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  2. I'm not a fan of the Cuban embargo, but I don't really see anything dumb or dishonest about Ms. O'Grady's prefatory remarks about Honduras. Your criticisms, it seems to me, all hinge on Mr. Zelaya's motives. If, as she claims, Zelaya wanted to change the constitution so he could remain president for life, then it seems perfectly reasonable to describe such actions as brave and a defense of democracy (and, in any event, describing Zelaya's removal as a "military coup" when it was provided for by the constitution, ordered by the Supreme Court and signed off on by the congress seems a bit lacking).

    It's true that assessing Zelaya's motivations requires a degree of speculation. But so what? What is either dumb or dishonest about a pundit offering an assessment of a public figure's motivations in an opinion piece? That Zelaya, whatever his protestations to the contrary, was really trying to alter the constitution so he could rule for life seems like a reasonable interpretation of his actions, and it's hard for me to see why someone writing about the subject shouldn't be allowed to say so.

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  3. "and, in any event, describing Zelaya's removal as a "military coup" when it was provided for by the constitution, ordered by the Supreme Court and signed off on by the congress seems a bit lacking"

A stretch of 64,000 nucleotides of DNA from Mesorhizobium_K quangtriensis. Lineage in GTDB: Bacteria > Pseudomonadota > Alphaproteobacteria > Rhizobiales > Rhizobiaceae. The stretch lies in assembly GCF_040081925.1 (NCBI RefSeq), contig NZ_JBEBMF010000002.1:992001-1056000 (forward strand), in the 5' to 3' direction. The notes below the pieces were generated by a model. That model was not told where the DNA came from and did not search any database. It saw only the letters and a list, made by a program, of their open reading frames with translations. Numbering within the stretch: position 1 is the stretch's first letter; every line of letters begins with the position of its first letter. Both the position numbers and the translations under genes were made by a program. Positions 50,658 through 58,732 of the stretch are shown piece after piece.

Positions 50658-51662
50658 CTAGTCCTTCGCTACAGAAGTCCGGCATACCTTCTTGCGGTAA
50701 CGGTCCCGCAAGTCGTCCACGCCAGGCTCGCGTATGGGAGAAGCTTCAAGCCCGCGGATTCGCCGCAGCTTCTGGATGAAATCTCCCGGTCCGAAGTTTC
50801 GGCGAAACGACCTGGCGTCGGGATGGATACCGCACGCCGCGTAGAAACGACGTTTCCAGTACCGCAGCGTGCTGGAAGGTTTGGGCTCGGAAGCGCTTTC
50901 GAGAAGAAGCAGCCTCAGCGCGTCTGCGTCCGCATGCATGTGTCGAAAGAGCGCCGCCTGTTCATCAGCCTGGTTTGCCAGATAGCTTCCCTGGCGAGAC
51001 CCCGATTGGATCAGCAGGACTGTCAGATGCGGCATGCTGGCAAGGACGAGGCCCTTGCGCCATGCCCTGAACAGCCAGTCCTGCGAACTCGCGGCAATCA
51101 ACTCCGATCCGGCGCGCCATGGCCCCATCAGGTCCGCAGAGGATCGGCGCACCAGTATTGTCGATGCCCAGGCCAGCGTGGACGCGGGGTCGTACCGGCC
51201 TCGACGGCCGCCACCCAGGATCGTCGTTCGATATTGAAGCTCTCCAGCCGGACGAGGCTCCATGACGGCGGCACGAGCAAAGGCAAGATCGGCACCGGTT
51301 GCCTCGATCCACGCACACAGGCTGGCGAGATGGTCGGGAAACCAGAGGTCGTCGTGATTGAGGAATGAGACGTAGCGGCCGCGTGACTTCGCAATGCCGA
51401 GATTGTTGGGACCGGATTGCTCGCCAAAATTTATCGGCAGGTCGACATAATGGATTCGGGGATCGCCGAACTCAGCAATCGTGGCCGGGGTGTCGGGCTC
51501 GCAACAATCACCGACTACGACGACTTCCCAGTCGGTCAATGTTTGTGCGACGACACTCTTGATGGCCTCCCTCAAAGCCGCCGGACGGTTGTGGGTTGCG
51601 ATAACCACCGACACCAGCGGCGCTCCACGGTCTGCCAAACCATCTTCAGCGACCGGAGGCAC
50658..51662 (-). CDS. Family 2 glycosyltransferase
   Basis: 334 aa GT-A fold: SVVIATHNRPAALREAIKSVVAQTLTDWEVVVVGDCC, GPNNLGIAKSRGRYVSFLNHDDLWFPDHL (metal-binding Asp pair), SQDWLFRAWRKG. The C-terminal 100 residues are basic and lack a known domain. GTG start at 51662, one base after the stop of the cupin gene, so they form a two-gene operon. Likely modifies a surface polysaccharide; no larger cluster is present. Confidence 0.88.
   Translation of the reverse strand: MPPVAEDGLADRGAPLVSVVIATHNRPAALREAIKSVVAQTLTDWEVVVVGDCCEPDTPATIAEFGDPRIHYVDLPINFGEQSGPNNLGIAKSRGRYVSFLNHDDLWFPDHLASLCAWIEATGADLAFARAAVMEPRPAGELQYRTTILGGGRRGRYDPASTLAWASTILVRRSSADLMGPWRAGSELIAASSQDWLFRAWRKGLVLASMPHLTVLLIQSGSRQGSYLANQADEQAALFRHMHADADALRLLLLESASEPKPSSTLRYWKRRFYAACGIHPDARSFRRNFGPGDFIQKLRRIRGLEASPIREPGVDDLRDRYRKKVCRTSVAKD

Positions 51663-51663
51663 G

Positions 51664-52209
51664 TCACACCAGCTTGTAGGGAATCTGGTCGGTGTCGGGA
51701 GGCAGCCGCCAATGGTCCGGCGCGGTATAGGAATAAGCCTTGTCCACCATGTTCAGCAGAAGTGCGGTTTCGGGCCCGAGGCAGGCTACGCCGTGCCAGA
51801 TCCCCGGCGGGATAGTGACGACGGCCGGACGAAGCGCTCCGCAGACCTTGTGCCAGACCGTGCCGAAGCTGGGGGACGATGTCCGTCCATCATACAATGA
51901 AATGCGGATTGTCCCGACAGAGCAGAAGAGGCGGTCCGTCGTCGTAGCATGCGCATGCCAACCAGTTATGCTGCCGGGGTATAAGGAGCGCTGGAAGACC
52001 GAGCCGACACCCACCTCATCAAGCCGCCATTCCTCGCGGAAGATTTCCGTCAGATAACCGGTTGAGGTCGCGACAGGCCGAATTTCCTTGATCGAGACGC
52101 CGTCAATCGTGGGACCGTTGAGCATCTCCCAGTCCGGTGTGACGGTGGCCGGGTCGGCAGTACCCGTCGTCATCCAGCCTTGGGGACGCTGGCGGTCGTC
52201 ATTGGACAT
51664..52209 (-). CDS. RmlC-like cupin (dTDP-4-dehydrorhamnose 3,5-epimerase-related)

Have you READ the Honduran Constitution? Because I have, and I would guess you are just mindlessly repeating what you have read some op-ed columnist claiming. In fact, a mutual friend sent O'Grady the analysis of the constitutional background of Zelaya's ouster I wrote for my PhD dissertation, and the fact that she continues to spout this one-sided view leads directly to my title for this post.

    "What is either dumb or dishonest about a pundit offering an assessment of a public figure's motivations in an opinion piece?"

    Well, the fact she doesn't express this "Here is what I SUSPECT Zelaya was up to" and instead states it as a bald fact.

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  4. "if Zelaya wanted to change the constitution so he could remain president for life, then it seems perfectly reasonable to describe such actions as brave and a defense of democracy"

    It would be reasonable to describe them as a defense of constitutionalism, or republicanism, both of which involve deliberately restricting democracy to prevent the people from, for instance, electing a president for life.

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  5. BA: [D]escribing Zelaya's removal as a "military coup" when it was provided for by the constitution, ordered by the Supreme Court and signed off on by the congress seems a bit lacking.

    GC: Have you READ the Honduran Constitution?